It can stick with the June 30 deadline and just leave the citizenship question off the census, accepting defeat.

Or it can push back its own deadline and keep trying to add the question.

The Commerce Department has acknowledged that in an emergency, with “extraordinary effort,” it could finalize the census forms as late as October 30 and still run the census in time in 2020. So in theory, it could spend some time gathering new evidence, issue a new decision adding the question to the census, and then get the courts to review that decision and uphold it as correct.

But it would have to do all that within four months, tops. The existing case took a year to adjudicate at trial, and another five months from the initial ruling to Thursday’s SCOTUS decision.

Because the deadline is hard and fast, the courts probably could rule as quickly as they needed to. But it’s not clear what kind of case the administration could make in that time. If the rationale it spent all of 2017 putting together was found to be pretextual, it’s not clear that it would be able to be more honest and more persuasive in the course of a few weeks.

Even if Trump does come out with another rationale, there’s still another lawsuit to be dealt with

What makes the near future even more complicated is that there’s a separate ongoing lawsuit over the decision to add a citizenship question, and the Supreme Court’s ruling today doesn’t touch on it at all.

Earlier this week, judges in the Fourth Circuit Court of Appeals ordered another judge, in Maryland, to reopen the case in a lawsuit over the census there, in order to determine whether the new evidence showed that the census question violated the Equal Protection Clause of the 14th Amendment. That’s not a question the Supreme Court considered in this case — despite a last-minute plea from the Trump administration on Tuesday night for the court to preemptively rule on it and stop the Maryland case from proceeding.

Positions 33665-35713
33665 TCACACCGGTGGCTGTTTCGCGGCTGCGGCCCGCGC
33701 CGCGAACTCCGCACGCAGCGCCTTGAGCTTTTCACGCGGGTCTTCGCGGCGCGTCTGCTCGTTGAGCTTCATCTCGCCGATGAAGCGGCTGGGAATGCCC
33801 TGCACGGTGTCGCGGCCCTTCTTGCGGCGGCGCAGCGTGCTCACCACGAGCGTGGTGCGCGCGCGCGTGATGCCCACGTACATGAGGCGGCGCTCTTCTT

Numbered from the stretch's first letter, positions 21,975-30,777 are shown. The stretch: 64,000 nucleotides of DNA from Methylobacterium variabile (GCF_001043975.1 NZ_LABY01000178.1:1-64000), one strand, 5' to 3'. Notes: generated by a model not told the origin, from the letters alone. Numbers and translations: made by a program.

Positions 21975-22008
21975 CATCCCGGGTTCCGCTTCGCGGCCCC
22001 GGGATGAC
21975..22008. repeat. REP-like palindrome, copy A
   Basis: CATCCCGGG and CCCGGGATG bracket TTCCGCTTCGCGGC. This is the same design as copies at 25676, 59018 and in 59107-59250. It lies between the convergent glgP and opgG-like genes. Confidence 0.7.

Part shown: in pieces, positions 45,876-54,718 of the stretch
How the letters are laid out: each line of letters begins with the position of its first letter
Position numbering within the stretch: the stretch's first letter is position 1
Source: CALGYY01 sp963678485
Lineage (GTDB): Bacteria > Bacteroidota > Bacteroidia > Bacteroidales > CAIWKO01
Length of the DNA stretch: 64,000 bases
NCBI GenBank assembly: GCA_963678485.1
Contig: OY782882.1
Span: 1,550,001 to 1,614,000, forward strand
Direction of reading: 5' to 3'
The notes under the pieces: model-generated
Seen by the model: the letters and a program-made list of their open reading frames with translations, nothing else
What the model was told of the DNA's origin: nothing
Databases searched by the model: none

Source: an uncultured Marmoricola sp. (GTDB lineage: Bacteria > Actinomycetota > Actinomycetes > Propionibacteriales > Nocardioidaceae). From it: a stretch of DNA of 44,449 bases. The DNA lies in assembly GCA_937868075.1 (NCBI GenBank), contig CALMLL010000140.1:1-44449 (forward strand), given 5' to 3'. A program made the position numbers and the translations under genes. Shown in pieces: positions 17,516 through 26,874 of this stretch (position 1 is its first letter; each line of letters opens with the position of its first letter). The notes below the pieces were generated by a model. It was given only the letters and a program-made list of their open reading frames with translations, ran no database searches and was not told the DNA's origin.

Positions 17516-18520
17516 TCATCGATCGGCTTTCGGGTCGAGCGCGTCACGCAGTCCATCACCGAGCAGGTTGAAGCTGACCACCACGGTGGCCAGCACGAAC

The judge in Maryland has promised to issue an emergency ruling by Friday on whether to stop the Commerce Department from finalizing census forms with the citizenship question on them — though it’s no longer clear whether that will be necessary, as the Commerce Department will already have to blow through its June 30 deadline if it wants to keep fighting to add the citizenship question. The case will then continue throughout the summer.

If the Trump administration can’t come up with a new rationale for adding the citizenship question to satisfy the New York case, the Maryland case won’t matter; blocked is blocked. But even if it does come up with a new rationale, it will have to prevail in both cases — or at least get the Supreme Court to side with it in both of them. And it will have to do so as quickly as humanly possible.

The damage may have already been done

The key argument against adding a citizenship question to the census was that it would intimidate people, especially Latinos, from responding to the decennial count. The census is supposed to be an “actual enumeration” of everyone living in the US at the time, and demographers aren’t allowed to use modeling to make up the difference if they believe that some groups haven’t responded as frequently to it.